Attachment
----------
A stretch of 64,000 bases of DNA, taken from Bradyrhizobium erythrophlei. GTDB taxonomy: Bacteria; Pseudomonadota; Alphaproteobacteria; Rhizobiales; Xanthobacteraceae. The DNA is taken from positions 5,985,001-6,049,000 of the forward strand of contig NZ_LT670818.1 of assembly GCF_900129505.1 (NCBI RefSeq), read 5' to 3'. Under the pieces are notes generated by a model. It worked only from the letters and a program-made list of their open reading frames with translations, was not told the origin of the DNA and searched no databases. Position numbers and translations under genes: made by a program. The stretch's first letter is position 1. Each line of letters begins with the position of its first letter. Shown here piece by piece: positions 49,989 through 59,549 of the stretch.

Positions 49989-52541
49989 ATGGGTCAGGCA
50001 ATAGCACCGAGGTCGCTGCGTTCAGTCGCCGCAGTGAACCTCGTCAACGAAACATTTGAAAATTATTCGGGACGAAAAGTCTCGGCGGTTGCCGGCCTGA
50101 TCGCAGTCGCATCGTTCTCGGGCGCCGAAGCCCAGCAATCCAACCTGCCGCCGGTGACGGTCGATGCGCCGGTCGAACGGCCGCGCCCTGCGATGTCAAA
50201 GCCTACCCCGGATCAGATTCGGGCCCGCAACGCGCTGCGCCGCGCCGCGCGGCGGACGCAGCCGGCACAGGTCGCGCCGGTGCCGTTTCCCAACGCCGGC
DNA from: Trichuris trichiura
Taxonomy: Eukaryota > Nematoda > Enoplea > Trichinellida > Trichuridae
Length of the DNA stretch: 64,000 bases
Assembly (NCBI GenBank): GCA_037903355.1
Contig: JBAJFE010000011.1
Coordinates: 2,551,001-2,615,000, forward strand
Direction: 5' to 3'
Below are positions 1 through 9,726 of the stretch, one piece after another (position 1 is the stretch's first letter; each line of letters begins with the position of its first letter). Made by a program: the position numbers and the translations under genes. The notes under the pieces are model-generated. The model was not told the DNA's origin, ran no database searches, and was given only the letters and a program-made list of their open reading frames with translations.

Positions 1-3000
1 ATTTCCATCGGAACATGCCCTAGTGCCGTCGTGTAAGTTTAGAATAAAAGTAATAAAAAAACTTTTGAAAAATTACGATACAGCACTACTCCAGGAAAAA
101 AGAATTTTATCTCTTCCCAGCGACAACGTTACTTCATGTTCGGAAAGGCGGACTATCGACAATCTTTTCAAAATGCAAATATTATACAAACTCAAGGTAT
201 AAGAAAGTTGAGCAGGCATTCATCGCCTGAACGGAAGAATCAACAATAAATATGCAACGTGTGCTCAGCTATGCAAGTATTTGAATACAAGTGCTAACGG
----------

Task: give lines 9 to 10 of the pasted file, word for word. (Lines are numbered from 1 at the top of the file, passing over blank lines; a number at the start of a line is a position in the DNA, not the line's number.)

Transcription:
Length of the DNA stretch: 64,000 bases
Assembly (NCBI GenBank): GCA_037903355.1